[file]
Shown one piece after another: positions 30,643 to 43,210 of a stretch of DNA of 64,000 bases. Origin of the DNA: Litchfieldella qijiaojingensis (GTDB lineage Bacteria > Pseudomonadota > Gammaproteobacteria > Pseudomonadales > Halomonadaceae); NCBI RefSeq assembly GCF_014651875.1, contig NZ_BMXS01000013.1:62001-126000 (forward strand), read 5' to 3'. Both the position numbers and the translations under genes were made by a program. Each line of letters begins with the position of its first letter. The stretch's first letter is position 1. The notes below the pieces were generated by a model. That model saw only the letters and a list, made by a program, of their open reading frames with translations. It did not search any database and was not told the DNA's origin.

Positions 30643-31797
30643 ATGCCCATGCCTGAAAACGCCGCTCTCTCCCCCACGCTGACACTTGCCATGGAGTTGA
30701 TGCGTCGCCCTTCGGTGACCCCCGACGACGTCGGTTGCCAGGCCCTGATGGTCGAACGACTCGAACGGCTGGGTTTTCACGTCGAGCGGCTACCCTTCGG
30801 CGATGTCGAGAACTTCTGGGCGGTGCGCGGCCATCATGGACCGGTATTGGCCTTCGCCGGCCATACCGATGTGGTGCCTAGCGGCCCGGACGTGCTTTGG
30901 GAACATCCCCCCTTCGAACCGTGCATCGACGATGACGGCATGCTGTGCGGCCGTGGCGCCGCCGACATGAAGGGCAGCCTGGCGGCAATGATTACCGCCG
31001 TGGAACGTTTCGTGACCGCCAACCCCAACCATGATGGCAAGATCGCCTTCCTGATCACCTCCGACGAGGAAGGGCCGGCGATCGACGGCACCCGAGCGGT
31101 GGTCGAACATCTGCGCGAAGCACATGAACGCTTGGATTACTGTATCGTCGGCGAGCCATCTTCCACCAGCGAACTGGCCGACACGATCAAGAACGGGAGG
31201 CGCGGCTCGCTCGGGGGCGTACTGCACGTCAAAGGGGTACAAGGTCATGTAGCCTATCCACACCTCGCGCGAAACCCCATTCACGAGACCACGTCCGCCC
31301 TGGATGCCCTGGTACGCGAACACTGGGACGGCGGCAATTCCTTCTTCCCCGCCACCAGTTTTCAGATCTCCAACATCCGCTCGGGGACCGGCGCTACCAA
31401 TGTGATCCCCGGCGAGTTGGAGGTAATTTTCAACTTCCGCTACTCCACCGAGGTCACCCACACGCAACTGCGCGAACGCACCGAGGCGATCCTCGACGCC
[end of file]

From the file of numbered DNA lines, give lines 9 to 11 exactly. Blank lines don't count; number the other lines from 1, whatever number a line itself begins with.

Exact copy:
31201 CGCGGCTCGCTCGGGGGCGTACTGCACGTCAAAGGGGTACAAGGTCATGTAGCCTATCCACACCTCGCGCGAAACCCCATTCACGAGACCACGTCCGCCC
31301 TGGATGCCCTGGTACGCGAACACTGGGACGGCGGCAATTCCTTCTTCCCCGCCACCAGTTTTCAGATCTCCAACATCCGCTCGGGGACCGGCGCTACCAA
31401 TGTGATCCCCGGCGAGTTGGAGGTAATTTTCAACTTCCGCTACTCCACCGAGGTCACCCACACGCAACTGCGCGAACGCACCGAGGCGATCCTCGACGCC